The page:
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For parrots, those nips and bites can be a sign of hormonal behavior. Is your bird screaming more? Has your normally sweet and loving bird started to bite? Is your bird more territorial over cage, food, or you? Are they displaying mating behaviors like mounting, regurgitating, panting, or trembling? Have they started plucking out of the blue? Laying eggs? Masturbating on a perch or toy? Then it might be hormone season! This period can last a couple weeks each year or several times during the year depending on the bird. It can drive most humans absolutely crazy and/or make them cry because their sweet baby has become a raging lunatic.


Here is what you can do:

  1. Put them to bed earlier and get them up later. As a rule, birds require at least 11-13 hours of complete darkness every night. Cover them, put them to bed in a travel cage in an extra bedroom, or go to bed early yourself.

  2. Change up their diet. Avoid giving starchy and high calorie/high fat foods as these can signal a bird it is time to breed. Warm/cooked foods have also been known to cause hormonal surges.

  3. Do not offer food from your mouth as a mate would in the wild.

  4. Entertain your bird with lots of foraging toys, wood, shredders, beads, etc. to allow them to release any pent up energy and distract them from the hormone surges.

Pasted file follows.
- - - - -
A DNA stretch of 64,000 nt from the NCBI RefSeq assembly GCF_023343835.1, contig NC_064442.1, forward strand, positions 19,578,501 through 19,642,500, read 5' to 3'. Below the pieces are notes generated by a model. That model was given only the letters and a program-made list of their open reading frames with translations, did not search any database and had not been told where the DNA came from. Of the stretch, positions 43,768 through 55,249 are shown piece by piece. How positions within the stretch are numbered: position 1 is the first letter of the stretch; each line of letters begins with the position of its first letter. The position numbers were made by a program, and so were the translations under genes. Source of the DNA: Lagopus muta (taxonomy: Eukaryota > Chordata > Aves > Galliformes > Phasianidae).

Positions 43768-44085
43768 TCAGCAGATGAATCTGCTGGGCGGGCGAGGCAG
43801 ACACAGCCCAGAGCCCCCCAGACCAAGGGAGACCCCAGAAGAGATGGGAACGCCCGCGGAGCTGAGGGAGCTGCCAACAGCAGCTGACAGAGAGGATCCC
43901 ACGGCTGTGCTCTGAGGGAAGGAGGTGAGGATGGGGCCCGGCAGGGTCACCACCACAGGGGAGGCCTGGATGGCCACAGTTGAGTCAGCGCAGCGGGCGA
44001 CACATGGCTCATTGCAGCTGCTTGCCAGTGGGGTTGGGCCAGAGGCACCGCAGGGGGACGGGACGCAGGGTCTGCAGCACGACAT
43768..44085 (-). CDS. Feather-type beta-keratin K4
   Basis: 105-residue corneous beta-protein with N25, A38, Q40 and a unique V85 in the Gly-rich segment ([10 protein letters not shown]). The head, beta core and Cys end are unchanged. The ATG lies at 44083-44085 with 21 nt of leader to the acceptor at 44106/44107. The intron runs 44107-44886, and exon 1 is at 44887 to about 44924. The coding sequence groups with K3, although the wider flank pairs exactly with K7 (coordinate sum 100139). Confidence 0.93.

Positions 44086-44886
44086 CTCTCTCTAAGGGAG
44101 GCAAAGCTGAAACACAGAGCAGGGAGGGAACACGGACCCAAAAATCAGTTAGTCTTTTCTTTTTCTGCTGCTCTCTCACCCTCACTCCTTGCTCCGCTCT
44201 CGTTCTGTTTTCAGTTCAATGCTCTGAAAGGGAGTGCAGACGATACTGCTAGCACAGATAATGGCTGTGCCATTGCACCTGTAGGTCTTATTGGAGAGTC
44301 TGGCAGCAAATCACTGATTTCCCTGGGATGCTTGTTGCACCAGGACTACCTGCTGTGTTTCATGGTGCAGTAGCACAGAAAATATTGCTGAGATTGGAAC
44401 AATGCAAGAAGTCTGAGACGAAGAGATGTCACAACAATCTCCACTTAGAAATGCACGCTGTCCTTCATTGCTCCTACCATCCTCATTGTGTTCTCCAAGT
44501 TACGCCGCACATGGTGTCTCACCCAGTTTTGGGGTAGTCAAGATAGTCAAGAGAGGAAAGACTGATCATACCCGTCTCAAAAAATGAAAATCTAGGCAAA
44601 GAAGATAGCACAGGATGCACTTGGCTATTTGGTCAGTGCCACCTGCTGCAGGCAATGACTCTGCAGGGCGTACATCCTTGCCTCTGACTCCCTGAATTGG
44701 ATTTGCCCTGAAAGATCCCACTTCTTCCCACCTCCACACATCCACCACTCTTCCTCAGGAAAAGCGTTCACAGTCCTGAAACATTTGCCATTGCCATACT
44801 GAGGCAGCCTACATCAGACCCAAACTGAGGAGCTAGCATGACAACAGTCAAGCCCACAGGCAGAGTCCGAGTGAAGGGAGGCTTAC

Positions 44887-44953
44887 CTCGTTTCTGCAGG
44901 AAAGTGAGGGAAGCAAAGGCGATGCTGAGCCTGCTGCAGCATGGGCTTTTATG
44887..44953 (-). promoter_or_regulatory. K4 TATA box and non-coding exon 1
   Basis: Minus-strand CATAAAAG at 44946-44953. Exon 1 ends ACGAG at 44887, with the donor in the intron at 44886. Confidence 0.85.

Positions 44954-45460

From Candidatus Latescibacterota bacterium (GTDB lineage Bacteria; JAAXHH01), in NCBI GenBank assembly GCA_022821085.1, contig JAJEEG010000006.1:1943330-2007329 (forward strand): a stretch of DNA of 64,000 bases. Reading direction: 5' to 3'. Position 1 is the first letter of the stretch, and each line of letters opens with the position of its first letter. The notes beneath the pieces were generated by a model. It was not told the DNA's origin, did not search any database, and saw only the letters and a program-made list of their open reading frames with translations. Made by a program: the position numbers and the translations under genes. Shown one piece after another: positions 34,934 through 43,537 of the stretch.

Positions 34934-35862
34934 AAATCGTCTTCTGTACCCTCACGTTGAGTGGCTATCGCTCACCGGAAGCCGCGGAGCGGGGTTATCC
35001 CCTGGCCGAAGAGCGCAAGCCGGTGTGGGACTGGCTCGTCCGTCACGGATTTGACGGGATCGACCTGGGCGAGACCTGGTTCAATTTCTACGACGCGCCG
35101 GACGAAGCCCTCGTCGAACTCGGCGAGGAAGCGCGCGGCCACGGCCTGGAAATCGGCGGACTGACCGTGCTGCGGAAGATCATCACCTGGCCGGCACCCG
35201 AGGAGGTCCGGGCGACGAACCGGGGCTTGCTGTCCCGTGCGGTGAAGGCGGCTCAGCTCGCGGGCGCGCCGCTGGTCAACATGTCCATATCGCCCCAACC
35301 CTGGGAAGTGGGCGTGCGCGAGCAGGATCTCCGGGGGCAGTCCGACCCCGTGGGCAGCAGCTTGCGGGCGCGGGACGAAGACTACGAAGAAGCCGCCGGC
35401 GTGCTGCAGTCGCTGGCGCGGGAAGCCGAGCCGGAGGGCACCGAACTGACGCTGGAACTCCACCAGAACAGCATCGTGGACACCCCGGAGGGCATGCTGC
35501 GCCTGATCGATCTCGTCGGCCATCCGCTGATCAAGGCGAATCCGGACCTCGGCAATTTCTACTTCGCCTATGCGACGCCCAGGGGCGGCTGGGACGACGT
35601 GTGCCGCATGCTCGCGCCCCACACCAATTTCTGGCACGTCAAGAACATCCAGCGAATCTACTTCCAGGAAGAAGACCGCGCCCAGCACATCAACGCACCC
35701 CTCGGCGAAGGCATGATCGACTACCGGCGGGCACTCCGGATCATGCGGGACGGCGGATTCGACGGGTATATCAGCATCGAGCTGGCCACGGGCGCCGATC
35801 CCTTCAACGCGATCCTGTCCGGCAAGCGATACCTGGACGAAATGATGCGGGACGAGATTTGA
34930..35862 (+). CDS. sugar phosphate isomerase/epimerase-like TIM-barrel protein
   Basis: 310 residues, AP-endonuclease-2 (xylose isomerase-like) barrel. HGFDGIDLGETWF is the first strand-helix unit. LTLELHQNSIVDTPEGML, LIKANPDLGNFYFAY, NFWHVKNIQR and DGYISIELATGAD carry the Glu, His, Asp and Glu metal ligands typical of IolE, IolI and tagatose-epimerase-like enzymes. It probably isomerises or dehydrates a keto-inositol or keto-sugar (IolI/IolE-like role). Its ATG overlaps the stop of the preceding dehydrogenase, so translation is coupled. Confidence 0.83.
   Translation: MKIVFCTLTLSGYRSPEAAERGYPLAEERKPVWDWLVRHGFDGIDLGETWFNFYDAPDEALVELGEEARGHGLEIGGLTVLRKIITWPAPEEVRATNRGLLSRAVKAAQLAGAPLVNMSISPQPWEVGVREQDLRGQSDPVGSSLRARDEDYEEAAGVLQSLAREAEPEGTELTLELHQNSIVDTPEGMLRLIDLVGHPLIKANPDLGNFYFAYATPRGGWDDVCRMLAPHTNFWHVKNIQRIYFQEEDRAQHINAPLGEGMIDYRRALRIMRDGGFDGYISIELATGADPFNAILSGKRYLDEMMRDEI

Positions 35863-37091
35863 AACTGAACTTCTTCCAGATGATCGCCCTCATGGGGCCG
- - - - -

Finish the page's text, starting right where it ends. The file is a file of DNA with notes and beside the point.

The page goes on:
5. Do extra training sessions for extra distraction.

  6. Let them spend more time in an outside aviary flying to release pent up energy.

  7. Avoid anything that can be construed as nesting material like phone books, nesting boxes, coconuts, newspaper, cardboard boxes, etc. Don’t allow your bird to crawl around on the floor looking for dark places to nest.

  8. Don’t bob your head when playing or dancing as this could be interpreted as regurgitation which is what mates do for each other.

  9. Be aware of how you pet or cuddle your bird. No petting of the full body, under wings, along back, or tail during hormone season.

Hormone season is always a hard time, but remember it is temporary and it will pass. Take care of yourself and take breaks as needed so you can be there for your feathered friend when they feel like themselves again and want to be your buddy.

By: EBR Staff


EBR is an exotic bird rescue made up of volunteers throughout Oregon. Our mission is to find a safe loving home for every bird, and to provide education and support to our community. Find out more about our work at ebroregon.org/about

#hormones #stress #plucking #biting #screaming #mating

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Disaster preparedness: How to plan ahead

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The Exotic Bird Rescue of Oregon is registered as a 501(c)(3) nonprofit organization. Contributions to EBR are tax-deductible to the extent permitted by law. EBR's tax identification number is 93-1287626